Monkey Mia and North

After a rolly night at anchor in Bottle Bay, we headed to Cape Peron to look at the prospect of sailing around and back into the Eastern Gulf of Shark Bay. With the tide ripping around the Cape in 20 knot winds, I chickened out and we returned to the safety of a protected cove to wait a few hours to see if the wind was going to drop. Fortunately, it did ease and we tried again just before noon. Even though the wind was much better, the sea was still running through the tidal rips on the tip of the Cape and we had a fairly hairy time easing around on the motor. Once clear and into the Eastern Gulf, the seas flattened again and we motor-sailed down to a night anchorage at Guichenault Point. In the afternoon, we took the dinghy and explored the mangrove system.
The next morning, we prepared to head down to Monkey Mia. The wind was a fresh Easterly but we figured to stay close to land and avoid the worst of it. Coming off the shallows of the sand spit, we were appalled to find a steady line of breakers, stretching well into deep water. The seas were some of the worst we have encountered in Sandpiper, no doubt made worse by an opposing, strongly rising tide. We donned the life-jackets (just in case) and pushed on, taking a bit of a beating for an hour or so but not really in any danger. Just damned uncomfortable. By the time we got down around Cape Rose, the sea was a millpond again.
Back at Monkey Mia, we cleaned up the boat, checked the car and generally heaved a big sigh of relief. Christine made contact with a sail maker who said he could repair the sail quickly and get it back to us and the outboard had been performing well for a few days so things were looking up. Saturday was “Day Light Saving Referendum Day” so we headed into Denham to register our NO vote and to organise the sail getting to Perth. Unfortunately, it looked like the sail could not leave Denham until Tuesday so we looked like being stuck for a while. cod1.jpg
The next few days were spent lazing around Monkey Mia, taking short trips out on the motor and doing some fishing. We thoroughly enjoyed our time at Monkey Mia, watching all the activity around us as bus loads of tourist came and went, all from the comfort of our home on the water. The motor continued to misbehave, sometimes refusing to pump water. On once occasion, we motored out about 2 miles to do some fishing. The motor decided to be uncooperative and there was not a breath of wind so we ended up towing the yacht back to Monkey Mia with the little dinghy. We attracted a few stares. Despite the fact that I could not see anything wrong with the water pump impeller, I replaced it and everything returned to normal. I should have dome it in the first place.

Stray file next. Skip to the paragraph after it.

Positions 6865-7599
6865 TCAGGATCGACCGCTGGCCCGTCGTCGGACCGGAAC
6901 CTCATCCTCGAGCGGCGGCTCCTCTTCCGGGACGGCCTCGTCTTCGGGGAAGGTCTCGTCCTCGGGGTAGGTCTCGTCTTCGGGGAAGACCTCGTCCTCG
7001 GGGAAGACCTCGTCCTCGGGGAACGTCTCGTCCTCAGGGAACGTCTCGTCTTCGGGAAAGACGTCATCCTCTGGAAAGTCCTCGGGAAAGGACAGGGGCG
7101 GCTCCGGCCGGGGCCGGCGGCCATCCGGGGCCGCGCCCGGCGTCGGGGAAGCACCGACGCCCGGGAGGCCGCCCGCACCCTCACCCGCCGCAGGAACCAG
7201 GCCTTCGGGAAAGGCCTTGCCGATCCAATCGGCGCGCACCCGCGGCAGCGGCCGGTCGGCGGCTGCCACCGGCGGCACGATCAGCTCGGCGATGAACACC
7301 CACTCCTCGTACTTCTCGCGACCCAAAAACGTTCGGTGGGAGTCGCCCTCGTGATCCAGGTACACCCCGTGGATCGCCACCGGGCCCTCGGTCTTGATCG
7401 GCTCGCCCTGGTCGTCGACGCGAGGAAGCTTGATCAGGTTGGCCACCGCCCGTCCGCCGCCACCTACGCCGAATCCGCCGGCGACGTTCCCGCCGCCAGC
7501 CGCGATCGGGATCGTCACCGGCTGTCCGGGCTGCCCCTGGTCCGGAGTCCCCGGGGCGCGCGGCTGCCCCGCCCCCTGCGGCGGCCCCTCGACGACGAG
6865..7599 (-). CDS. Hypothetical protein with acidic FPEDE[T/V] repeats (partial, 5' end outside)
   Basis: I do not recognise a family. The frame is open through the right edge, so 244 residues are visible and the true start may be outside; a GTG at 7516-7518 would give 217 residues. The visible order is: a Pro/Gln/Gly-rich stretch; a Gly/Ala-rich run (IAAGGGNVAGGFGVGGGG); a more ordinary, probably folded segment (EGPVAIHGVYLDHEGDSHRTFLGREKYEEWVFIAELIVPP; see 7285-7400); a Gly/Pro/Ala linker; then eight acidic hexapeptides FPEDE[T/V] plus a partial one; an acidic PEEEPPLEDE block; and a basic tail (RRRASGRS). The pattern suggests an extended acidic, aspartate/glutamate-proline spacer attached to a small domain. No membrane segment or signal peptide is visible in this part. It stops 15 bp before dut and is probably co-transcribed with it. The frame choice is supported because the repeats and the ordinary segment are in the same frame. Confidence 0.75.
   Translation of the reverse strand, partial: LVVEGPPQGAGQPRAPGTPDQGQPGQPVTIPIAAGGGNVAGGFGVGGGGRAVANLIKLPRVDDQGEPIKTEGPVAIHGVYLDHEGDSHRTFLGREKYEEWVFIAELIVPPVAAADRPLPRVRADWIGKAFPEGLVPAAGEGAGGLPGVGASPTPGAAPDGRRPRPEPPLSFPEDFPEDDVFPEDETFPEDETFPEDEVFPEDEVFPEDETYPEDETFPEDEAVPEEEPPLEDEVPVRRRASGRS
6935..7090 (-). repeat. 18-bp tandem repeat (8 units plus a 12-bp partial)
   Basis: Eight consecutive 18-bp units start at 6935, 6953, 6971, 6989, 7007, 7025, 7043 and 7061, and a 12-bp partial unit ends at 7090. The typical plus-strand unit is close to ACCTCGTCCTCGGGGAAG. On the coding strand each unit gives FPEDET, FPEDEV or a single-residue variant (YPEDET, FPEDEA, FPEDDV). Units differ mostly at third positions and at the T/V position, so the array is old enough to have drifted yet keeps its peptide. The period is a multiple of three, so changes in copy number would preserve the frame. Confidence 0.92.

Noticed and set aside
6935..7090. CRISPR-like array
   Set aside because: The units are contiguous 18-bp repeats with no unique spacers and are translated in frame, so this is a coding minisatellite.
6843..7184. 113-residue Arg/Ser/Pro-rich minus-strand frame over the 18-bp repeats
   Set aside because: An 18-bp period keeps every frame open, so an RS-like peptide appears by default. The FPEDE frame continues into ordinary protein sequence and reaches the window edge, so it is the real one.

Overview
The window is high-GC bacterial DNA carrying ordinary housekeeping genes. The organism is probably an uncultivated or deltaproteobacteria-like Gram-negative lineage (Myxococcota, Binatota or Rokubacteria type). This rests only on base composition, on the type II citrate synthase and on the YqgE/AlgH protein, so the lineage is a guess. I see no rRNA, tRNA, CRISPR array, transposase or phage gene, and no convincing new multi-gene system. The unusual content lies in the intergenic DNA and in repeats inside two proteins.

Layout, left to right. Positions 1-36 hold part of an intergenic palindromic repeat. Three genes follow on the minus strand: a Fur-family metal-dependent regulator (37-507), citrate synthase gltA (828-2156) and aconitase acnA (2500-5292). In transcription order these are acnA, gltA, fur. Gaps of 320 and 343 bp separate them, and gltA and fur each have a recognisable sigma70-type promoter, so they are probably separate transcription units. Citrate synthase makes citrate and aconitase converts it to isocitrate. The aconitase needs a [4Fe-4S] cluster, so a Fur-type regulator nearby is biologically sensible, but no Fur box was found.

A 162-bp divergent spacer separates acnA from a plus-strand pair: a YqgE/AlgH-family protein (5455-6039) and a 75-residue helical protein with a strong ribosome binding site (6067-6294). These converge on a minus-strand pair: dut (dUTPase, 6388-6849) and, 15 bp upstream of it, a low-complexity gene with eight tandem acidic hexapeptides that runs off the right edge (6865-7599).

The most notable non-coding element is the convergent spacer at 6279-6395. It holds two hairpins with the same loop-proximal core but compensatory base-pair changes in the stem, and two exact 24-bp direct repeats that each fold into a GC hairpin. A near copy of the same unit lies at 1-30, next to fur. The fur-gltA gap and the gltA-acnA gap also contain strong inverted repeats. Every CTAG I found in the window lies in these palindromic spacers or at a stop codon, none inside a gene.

rig_at_manilya.jpgEventually, we pulled the boat out of the water and headed off North, stopping overnight at Bush Bay, about 40 km South of Carnarvon. Then it was on to Exmouth, where we settled in to a caravan park for a few days. Depending on the weather, we will stay on land for a bit then head out and do some motor sailing. It still looks like the main sail is 4 or 5 days away so we may have to do without for a while.
We are both feeling very fit and well with all the exercise. Christine has been sticking to her regimented strict diet and she has been rewarded so far with the loss of over 15kgs. It really shows. It must be all that anchor pulling and sail raising.